Intel (NASDAQ:INTC) shares stumbled more than 6% Friday after the semiconductor giant reported weak fourth-quarter results and issued a stunningly weak first-quarter forecast, leaving Wall Street analysts to question whether the dividend is safe.
Bernstein analyst Stacy Ragson, who has an underperform rating on Intel (INTC), called the level of deterioration for the financial results "stunning" and became concerned for the company's cash position.
"It is now clear why Intel needs to cut so much cost as the company's original plans prove to be fantasy," Ragson wrote in a note to clients. Ragson said the size of Intel's (INTC) deterioration is so large that it "brings potential concern to the company's cash position over time, in our opinion."
Ragson went on to add that with Intel (INTC) likely to start burning through cash, "it seems reasonable to think that investors should at least start thinking about the security" of the chip giant's dividend payments.
Santa Clara, California-based Intel (INTC) expects to lose 15 cents a share, excluding one-time items for the first-quarter, with revenue forecast to be between $10.5B and $11.5B. The company also expects gross margins to fall below 40%, coming in at 39%.
Analysts expect the company to earn 25 cents a share, on $13.96B in sales, and gross margins of 45.5%.
KeyBanc Capital Markets analyst John Vinh said the results from the PC and data center went from "bad to worse," as AMD (AMD) continues to take market share.
Vinh said that after "undershipping" sales in the PC sector by 10% in 2022, Intel (INTC) expects that gap to widen in the first quarter of this year. It also forecast "incremental weakness" in its data center business across areas like the enterprise and China.
"While no full-year guidance was provided, [Intel] sees the [first-half] correction will be followed by a [second-half] recovery," Vinh said. "We expect 2023 will be another challenging year with limited catalysts."
BMO Capital Markets analyst Ambrish Srivastava was particularly negative in his assessment on Intel's (INTC) financial health and the guidance.
"Whatever the reason, and however compelling it might be, a company of Intel's stature should know better than to spring a surprise such as materially lowering depreciation," Srivastava wrote in a note to clients.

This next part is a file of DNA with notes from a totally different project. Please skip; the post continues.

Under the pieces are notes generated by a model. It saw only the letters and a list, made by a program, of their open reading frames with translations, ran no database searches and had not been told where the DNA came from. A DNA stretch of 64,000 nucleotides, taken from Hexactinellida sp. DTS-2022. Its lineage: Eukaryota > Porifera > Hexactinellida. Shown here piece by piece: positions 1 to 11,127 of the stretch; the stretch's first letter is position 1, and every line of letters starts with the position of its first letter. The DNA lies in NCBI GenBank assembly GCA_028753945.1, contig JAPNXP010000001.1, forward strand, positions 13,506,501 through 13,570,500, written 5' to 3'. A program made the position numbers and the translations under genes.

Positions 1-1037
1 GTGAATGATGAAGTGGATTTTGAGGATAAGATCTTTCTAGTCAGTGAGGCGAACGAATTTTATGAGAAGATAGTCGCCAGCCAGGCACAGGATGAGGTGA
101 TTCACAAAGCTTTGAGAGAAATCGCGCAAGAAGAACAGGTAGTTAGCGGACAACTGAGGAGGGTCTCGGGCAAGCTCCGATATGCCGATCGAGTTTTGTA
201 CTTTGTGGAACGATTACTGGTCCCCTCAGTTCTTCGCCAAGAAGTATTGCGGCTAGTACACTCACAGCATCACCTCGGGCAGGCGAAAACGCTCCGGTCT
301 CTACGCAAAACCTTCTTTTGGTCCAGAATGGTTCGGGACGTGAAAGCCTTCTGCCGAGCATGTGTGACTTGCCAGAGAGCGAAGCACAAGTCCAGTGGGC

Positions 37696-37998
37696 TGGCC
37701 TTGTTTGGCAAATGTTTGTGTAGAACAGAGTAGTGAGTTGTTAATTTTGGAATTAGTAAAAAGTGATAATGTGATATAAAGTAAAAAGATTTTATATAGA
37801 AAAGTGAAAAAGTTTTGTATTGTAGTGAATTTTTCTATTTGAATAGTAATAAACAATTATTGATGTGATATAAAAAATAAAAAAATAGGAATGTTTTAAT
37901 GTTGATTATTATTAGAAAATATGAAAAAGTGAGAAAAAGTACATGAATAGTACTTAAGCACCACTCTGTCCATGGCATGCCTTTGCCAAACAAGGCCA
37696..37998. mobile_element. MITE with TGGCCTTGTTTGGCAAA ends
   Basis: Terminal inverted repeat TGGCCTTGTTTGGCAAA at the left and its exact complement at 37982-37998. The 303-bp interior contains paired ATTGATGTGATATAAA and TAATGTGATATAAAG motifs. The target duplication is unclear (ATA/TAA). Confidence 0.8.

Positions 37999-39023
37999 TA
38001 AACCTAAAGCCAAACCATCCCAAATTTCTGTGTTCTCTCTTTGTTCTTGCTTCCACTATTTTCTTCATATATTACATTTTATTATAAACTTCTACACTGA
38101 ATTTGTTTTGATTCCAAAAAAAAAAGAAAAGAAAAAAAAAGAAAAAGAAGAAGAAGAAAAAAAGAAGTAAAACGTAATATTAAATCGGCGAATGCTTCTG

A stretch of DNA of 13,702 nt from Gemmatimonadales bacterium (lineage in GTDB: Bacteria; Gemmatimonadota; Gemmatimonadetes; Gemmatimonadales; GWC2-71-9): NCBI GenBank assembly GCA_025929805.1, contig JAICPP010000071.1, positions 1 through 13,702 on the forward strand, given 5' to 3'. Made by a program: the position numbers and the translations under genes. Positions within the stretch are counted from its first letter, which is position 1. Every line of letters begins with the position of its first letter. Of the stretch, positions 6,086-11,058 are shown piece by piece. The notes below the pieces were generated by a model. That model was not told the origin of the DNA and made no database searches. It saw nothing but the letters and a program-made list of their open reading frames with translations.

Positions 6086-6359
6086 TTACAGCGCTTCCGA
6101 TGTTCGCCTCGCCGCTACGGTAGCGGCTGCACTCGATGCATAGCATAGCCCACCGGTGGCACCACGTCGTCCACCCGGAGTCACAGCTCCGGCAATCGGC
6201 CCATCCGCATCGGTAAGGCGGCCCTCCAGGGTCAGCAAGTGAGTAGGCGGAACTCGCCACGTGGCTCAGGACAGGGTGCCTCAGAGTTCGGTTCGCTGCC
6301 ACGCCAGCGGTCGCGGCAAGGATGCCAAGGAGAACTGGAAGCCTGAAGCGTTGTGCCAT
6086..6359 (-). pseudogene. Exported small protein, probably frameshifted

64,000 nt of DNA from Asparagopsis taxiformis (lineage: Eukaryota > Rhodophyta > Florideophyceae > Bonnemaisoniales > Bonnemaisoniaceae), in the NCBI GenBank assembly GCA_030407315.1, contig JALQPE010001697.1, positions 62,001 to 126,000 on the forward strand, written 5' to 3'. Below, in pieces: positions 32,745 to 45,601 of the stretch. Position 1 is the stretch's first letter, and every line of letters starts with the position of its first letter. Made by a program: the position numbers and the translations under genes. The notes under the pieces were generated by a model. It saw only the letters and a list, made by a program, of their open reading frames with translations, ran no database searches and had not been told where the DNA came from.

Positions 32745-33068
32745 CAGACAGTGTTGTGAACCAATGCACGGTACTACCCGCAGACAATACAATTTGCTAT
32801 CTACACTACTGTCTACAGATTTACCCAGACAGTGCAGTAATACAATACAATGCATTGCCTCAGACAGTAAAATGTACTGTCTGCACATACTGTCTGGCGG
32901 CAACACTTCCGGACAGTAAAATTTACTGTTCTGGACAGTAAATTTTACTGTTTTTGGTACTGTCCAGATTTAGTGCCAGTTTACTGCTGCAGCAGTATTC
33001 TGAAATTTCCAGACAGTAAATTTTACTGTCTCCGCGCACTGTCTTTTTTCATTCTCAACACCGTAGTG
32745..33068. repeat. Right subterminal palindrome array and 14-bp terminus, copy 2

Srivastava lowered his 2023 estimates, as he now sees earnings of 35 cents per share for the full year, down from a previous forecast of $1.80 a share, and expects negative free cash flow of $14B, down from a prior view of negative $3B.
Deutsche Bank analyst Ross Seymore said the poor results were "more than macro," as the Pat Gelsinger-led company continues to impose pain on itself.
"We agree that macro [economic issues] are the primary driver of this shortfall," Seymore, who has a hold rating on the stock, said. "We cannot ignore the Intel-specific dynamics exacerbating this pain," such as overly confident revenue outlook and hiring in 2022 and data center roadmap issues.
Earlier this month, Intel's (INTC) Gelsinger said the company was still in talks with Italy to build a fab in the country but was talking to other European countries as well.
The Buhari Media Organisation (BMO) has described the latest update on the ongoing Siemens power project as another indication that history will be kind to President Muhammadu Buhari.
The group said in a statement signed by its Chairman Niyi Akinsiju and Secretary Cassidy Madueke that it is heartwarming that the German company is fully committed to delivering and installing 10 power transformers and 10 mobile substations before May 2023. “If there is any doubt about the Presidential Power initiative (PPI) of the Buhari administration and the government-to-government agreement it sealed in 2019 with Germany on increasing Nigeria’s electricity power capacity, then the recent visit of the Chief Executive Officer (CEO) of Siemens Energy, Dr. Christian Bruch; the CEO of Siemens Africa, Nadia Haakansson, and the CEO of Siemens Nigeria, Seun Suleiman to the President ought to lay those doubts to rest.